- Visualize using all 5 senses. In your imagination, notice the colors, scents, sounds, and reactions of the others around you.
- Add lots of detail to your visualizations.
- You may notice resistance or cringing as you visualize. That’s normal. Keep visualizing anyway. Remember, this is just for you!
- Go a little over the top in how you picture things playing out. Don’t be afraid to cast yourself as the hero. Get campy, have fun with it (I certainly do in the example below!)
- Write out your visualizations, record yourself narrating them, or just imagine them in your head freestyle.
Example Visualization Narrative: Public Speaking
Imagine yourself waking up on the day of your speech and feeling excited. You’re beaming, and there’s a bounce in your step. Someone on the street stops you to tell you you’re glowing, and ask what your secret is. Proudly, you say, “I’m going to face my biggest fear today!”
In the lobby of the hotel, you don’t feel nearly as nervous as you thought you would. That’s probably because of the conviction deep down in your soul that you are going to nail this.
As the announcer says your name, you walk confidently up to the podium. Looking out at the faces in the crowd, you see immediately that they’re human, just like you, and they want to connect.
You expected to be much more nervous, but you notice that as the words are coming out, they sound steady and confident! The crowd is making eye contact with you, looking engaged, and laughing at all the right moments. You end the speech to a round of hearty applause and even a standing ovation!
Yes, I’ve saved the best for last. COMMIT to facing your fears!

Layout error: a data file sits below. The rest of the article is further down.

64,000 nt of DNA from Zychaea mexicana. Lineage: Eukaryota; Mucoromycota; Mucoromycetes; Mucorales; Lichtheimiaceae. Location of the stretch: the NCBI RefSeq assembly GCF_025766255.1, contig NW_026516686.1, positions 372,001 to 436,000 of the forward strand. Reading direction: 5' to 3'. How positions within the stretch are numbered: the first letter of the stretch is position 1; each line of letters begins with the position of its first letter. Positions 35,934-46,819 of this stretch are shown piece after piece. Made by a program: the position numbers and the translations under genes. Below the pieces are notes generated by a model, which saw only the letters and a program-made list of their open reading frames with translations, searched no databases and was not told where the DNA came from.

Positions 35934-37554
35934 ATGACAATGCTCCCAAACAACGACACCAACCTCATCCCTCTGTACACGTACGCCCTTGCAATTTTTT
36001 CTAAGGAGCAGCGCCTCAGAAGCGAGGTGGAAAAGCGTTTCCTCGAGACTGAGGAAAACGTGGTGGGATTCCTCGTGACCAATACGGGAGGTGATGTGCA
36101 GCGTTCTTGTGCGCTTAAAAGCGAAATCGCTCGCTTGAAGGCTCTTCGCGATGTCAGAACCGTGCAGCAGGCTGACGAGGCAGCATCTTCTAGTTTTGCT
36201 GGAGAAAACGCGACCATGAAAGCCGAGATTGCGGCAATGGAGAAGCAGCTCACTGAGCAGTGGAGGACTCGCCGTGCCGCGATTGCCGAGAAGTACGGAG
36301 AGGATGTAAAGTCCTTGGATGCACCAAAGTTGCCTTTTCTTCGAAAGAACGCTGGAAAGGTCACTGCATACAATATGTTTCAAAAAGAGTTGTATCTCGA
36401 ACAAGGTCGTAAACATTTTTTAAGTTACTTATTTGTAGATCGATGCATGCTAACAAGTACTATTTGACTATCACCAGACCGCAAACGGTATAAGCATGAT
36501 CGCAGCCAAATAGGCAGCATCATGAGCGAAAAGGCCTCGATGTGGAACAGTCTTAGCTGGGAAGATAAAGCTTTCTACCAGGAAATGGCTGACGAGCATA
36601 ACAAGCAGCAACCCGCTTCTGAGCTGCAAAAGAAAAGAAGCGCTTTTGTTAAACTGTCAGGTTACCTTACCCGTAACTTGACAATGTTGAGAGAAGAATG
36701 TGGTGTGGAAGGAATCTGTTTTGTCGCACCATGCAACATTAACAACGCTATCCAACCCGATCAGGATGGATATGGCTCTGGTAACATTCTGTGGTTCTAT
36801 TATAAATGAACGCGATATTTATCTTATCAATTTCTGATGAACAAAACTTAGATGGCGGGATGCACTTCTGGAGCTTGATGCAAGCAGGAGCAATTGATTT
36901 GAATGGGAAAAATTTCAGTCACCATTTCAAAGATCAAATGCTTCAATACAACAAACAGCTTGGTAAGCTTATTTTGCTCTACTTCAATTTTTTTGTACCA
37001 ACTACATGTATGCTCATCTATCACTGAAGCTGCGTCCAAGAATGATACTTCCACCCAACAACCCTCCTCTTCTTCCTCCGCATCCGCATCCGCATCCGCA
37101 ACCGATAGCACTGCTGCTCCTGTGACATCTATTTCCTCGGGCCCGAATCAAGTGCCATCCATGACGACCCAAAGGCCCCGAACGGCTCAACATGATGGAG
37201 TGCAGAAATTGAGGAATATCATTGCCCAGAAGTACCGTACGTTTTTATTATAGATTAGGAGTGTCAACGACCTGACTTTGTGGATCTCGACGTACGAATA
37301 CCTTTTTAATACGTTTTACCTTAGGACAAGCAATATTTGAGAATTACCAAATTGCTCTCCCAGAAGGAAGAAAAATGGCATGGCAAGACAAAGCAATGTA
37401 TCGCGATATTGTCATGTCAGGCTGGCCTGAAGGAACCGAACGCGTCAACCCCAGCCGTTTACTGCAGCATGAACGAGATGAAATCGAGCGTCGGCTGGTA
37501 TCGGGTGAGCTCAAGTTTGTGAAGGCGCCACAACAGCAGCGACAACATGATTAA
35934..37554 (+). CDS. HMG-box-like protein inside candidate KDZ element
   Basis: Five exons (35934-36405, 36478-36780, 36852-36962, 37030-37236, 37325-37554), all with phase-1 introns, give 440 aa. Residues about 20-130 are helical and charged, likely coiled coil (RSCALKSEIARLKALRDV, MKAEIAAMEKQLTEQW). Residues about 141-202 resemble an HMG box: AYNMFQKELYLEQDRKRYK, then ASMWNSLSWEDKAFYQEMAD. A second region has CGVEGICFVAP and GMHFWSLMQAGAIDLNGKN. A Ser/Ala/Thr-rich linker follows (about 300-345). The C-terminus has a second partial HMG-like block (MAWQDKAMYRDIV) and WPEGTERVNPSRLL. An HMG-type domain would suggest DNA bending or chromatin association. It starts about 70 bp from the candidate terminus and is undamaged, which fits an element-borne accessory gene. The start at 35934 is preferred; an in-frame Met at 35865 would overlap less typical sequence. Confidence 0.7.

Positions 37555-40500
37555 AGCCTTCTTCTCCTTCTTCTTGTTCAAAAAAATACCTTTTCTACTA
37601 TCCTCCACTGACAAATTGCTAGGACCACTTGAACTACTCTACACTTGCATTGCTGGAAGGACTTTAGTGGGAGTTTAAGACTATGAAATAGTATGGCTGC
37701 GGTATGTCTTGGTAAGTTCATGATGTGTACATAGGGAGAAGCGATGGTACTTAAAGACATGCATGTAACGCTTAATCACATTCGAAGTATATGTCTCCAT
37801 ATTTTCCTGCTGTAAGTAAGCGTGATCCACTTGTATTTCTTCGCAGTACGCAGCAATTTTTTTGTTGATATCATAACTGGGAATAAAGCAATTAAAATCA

Choose a day and time to try the first, easiest step towards facing your fear. Write it in your planner. Let a friend, family, and/or therapist know of your plan. These are all things you can do to hold yourself accountable.
Excuses: The Enemy of Commitment
When the day to face your fear comes, it is very likely that you suddenly realize you have the sniffles and should probably stay in bed… Or perhaps it occurs to you that there is a Very Important Chore you forgot to do that absolutely has to come before the commitment. Please recognize these as excuses you are finding to avoid facing your fear.
You are not coming up with excuses because you are lazy, undisciplined, a failure, or whatever else your mind is telling you.
You are coming up with excuses because our first instinct as human beings is to avoid fear. It is a very normal and expected instinct.
And yet! We are evolved. We can thank our fears for trying to protect us, AND we can still choose to follow through with our commitments to ourselves.
Facing your fears is difficult no matter what. But taking these suggestions may make it a little less horrible.
If you’re still unsure about facing your fears, or if you’ve already tried and ‘failed’ a thousand times…
No matter where you are on this journey…
I am holding you in the light.*
*A Quaker expression that means I am thinking of you and sending you good vibes.
Rebecca Ogle is a licensed therapist who practices teletherapy with millennials who live in Illinois and internationally. Rebecca empowers her clients to cope with anxiety, depression, self-esteem, and relationship problems using their strengths and inner wisdom.